The public indicates that particular content from their warning modalities is most useful in making their protective action decisions. The public wants information about location and timing. Location is critical because people do not want to change their behavior unless required. Timing is also a critical issue for the public because they want to know when they should prepare to take action. This research has indicated that location and timing are probably two of the most critical elements in the messaging process. The public also wants to know about potential impacts and how those impacts will compare to past events. The public tends to use previous events as a reference point to understand the severity and seriousness of impacts. These elements work best for the public when there is certainty, good timing information, and targeted location information. Many events, however, are not so certain, which makes it harder to provide useful information to the public. For example, the complexity of severe thunderstorms and severe thunderstorm warnings needs to be explained to the public. They need to know that severe thunderstorms can create straight-line winds that can do as much damage as a tornado.
Calls to action are also important in warning messaging. Direct calls to action provide guidance when the time is right. The public does not want to have to figure out what to do when the messaging emerges. They put a significant amount of trust in their weather authorities. Broadcast meteorologists and other weather professionals provide preparedness information in advance of severe weather, indicating what the public should do when the time comes. This preparedness information is often provided through television broadcasts, website content, and especially social media content. Relevant calls to action are included in that content and when the actual messaging is disseminated those calls to action are found in the message. The public knows what they should do and why they should do it. They do not have to think about it at the time of the crisis. Just act! Follow your plan!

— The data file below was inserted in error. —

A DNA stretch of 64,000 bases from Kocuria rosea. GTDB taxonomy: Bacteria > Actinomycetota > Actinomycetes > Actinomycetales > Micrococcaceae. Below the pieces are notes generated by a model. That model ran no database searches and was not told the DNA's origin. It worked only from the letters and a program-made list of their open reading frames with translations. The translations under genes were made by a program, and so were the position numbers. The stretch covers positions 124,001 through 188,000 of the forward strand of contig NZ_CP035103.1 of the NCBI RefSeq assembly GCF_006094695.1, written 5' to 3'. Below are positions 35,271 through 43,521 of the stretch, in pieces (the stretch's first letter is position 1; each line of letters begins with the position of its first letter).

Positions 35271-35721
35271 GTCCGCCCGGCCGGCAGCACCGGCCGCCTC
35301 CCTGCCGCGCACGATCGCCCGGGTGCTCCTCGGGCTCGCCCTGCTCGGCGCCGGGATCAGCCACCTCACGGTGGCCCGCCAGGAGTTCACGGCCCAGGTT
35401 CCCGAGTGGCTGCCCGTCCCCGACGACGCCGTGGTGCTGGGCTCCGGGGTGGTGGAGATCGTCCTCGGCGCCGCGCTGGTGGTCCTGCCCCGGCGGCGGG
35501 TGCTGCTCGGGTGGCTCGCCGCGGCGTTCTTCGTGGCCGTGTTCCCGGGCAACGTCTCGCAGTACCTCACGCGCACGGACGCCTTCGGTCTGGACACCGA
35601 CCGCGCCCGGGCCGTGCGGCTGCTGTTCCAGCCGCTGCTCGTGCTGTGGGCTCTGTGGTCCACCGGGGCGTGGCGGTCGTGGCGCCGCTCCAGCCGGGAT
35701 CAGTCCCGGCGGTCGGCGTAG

A significant element missing in messaging appears to be the “all clear” indicator. The public perceives there is minimal information provided regarding when the danger has passed. They may come out of their shelters too soon or they may stay too long in their shelters and become agitated because they do not know when they will be safe. They are likely not to take shelter in the next event.
However, people mostly feel they have been warned properly. They appear to understand probabilities and uncertainties with the weather warning process. When asked about false alarms, they are not unhappy with that outcome. They understand that meteorology and forecasting is not a perfect science and they know that their weather enterprise has done everything they can to reduce the number of false alarms. There is a small percentage of the public who do complain when they think weather professionals “got it wrong.” But for the most part, the public feels they have been prepared for weather events and that overall, the messaging process helps them decide what they should do.
A significant issue with the warning process is reaching vulnerable populations. Every community has people who are somewhat disconnected from communications and who also believe they have no way to make themselves safe from weather events. It is essential that connected and disconnected populations be identified and taken into account in every community. The weather enterprise partners work very hard to enhance communication for both populations in their communities. It is much easier to enhance communication for the connected populations through various technologies and communication techniques than it is to reach disconnected populations. Cell phones and mobile applications have become very common warning modalities, but some people do not have nor use these technologies effectively. And even when they do possess these technologies, they do not know how to use the information or in some cases they do not know what the information means to them. For example, people living in mobile homes have reported that they received the WEA alert on their phone indicating they should take shelter. These people report that they did not understand that the WEA alert was meant for them at their location, so they did not take action. They also indicate that they did not have a plan to shelter which would involve having to leave their mobile home for a stronger shelter.